Despite its meandering, ill-conceived eclecticism (ill-conceived then, but all the more fascinating now), the breakaway solo set showcases Clark’s compositional and rhythmic sophistication, and his singular melodic gift. Clark’s tunes on Byrds albums sound almost spliced in from another universe with the Byrds’ “sound” tacked on. Here his burning originality punches through the malleable musical settings which include lush Leon Russell orchestrations (“Echoes,” and “So You Say You Lost Your Baby”), a Lovin’ Spoonful copped skiffle (“Tried So Hard”), and many Revolver-ish and Rubber Soul-like tracks, (“Is Yours Is Mine,” “Elevator Operator”). There’s a curious tune which combines Monkee business, “Taxman” and bluegrass (“Keep on Pushin’”), and a bonus unreleased song “The French Girl,” a Bach-like, harpsichord drenched tune, that Michael Lookofsky would be proud to have written—and he wrote “Walk Away Reneé.”
And then there’s the melancholic voice; the aching catch, and the deep yearning and sadness that runs through nearly all of the material Clark wrote and sang throughout his long but unfulfilled career. It’s a pure, honest voice one never tires of hearing because Clark communicates directly and daringly from a place of pure vulnerability. Cushioning Clark are backing harmonies influenced by The Everlys, The Beatles, The Mamas and the Papas and others.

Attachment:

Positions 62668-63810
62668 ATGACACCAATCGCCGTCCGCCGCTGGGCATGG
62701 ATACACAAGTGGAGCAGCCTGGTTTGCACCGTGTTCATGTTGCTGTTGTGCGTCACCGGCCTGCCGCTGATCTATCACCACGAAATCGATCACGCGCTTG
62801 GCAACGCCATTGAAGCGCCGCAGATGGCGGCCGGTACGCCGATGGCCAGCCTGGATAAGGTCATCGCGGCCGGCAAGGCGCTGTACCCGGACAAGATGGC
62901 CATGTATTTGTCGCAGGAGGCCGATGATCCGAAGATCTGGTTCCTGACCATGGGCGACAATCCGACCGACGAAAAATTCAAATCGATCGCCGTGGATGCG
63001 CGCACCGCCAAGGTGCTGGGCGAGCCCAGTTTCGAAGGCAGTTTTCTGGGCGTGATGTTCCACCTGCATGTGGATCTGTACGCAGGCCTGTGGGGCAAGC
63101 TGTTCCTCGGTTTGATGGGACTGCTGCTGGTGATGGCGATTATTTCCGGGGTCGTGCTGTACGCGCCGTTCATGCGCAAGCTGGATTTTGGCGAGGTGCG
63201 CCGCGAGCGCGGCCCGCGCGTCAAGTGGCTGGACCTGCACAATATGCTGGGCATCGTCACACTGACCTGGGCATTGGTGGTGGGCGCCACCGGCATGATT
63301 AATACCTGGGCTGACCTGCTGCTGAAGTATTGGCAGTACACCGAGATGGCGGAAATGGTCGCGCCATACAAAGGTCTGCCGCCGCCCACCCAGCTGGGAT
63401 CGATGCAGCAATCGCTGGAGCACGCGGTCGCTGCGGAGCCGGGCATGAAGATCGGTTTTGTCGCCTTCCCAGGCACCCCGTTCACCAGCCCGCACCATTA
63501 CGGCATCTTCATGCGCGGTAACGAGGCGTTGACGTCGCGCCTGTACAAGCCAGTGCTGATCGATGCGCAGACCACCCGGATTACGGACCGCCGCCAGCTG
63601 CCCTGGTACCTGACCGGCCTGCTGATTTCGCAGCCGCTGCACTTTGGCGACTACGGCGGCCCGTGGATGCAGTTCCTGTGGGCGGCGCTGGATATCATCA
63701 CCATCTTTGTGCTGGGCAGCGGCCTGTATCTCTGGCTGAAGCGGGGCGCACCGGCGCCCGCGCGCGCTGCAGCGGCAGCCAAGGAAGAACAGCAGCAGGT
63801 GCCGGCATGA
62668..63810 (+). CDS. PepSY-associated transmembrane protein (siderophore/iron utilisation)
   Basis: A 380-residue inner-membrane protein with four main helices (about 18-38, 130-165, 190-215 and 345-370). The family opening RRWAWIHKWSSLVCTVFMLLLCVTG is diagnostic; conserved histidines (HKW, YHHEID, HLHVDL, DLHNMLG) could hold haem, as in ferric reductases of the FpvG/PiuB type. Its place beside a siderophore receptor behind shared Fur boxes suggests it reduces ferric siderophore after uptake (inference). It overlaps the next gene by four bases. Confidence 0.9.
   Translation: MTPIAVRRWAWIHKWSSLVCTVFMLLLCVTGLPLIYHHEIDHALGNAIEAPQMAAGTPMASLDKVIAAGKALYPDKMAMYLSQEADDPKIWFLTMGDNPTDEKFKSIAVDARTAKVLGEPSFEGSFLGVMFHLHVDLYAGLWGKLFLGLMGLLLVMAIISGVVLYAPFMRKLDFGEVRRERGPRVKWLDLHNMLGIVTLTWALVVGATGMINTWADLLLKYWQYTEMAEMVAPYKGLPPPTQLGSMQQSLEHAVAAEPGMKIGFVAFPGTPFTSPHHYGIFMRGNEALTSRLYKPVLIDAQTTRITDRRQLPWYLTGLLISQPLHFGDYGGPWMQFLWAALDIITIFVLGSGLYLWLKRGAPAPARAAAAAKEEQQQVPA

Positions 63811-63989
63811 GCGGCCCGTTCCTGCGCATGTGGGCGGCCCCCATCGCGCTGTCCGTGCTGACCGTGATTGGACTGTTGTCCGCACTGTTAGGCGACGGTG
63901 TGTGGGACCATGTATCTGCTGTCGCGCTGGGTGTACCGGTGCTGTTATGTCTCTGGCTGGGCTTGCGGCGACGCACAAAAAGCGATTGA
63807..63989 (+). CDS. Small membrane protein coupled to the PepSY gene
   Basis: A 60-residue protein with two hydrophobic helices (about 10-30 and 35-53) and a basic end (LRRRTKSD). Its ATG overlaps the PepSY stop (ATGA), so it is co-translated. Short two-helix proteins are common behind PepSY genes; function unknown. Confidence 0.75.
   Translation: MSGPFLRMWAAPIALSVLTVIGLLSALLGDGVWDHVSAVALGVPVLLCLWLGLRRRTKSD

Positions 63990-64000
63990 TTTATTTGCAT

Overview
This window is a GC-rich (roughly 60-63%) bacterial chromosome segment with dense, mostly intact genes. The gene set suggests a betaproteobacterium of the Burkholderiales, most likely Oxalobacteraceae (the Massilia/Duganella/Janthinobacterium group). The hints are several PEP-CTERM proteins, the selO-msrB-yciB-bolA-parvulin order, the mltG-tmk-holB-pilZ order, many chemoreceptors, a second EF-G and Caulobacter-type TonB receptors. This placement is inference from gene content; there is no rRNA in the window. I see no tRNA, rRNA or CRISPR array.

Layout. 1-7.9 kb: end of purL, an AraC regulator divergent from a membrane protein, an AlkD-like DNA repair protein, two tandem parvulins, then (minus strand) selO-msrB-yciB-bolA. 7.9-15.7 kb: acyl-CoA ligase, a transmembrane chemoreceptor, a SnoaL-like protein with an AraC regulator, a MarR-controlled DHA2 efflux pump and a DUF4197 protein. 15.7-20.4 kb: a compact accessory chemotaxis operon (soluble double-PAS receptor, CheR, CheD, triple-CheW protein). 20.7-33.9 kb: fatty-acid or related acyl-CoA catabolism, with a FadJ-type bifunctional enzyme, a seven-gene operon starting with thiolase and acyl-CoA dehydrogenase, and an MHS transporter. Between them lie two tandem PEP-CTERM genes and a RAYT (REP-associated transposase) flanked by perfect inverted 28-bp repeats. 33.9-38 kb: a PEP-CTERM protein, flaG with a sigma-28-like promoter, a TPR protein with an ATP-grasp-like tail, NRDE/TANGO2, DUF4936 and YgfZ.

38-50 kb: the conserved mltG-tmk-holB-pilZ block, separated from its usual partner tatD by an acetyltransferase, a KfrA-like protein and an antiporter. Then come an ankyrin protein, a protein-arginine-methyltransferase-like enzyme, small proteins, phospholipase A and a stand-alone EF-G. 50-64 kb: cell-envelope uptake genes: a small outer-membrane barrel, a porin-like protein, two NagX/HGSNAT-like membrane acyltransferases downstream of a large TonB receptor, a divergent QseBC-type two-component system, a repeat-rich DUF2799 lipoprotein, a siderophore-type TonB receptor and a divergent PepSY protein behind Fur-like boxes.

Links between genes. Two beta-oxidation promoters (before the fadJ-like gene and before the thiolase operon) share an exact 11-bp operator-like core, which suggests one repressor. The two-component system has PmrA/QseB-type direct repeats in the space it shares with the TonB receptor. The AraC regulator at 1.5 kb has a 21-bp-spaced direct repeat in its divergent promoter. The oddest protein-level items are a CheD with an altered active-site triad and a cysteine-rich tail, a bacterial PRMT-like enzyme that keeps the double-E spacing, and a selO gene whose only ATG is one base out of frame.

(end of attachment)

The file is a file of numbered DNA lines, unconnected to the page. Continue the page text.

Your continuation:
Taping took place at Columbia’s West Coast recording studio on Sunset Blvd.—a large room that yielded a clean, big sound. The kind you don’t hear much in contemporary recordings because the rooms no longer exist. Reissue producer/mastering engineer Bob Irwin does a fabulous job of capturing that sound on this reissue, which remains true to the wonderful sounding original, which got lost when it was released simultaneously with The Byrds’ Younger Than Yesterday. It’s now yours to find on vinyl thanks to Bob Irwin and Sundazed. Highly recommended. For the analog challenged, back in 1991 Irwin produced a compilation of Clark material called Echoes, which includes his Byrds tunes, the remixed versions of the songs on the original albums along with outtakes. I’m not sure if it’s still in print.
Gene Clark never managed to “fit in,” or to have a “breakthrough” album. Nor did he ever find his musical or esthetic center— or at least the kinds of identity that translates into album sales. At the end of the ‘60s he hooked up with The Dillards’ Doug Dillard and released two much sought after A&M albums, The Fantastic Expedition of Dillard and Clark (SP 4158, October, 1968 recently reissued by Sundazed and reviewed here: http://www.musicangle.com/album.php?id=1017) and Through the Morning, Through the Night (SP 4203, September, 1969).
The former is a short, exceedingly well-recorded (by Dick Bogert) bluegrass-like album (it was still Gene, remember) containing eight Clark, or Clark co-written (with either Dillard or soon to be Eagle Bernie Leadon) originals. The latter (co-engineered with Bogert by Ray Gerhardt) is a lengthier set, though Clark’s down to four songs, including the title track, which may be one of Clark’s most haunting ballads. Guest players include Byron Berline, Sneaky Pete, Chris Hillman and Bernie Leadon, which gives the album a fuller, but more congested and muted sound.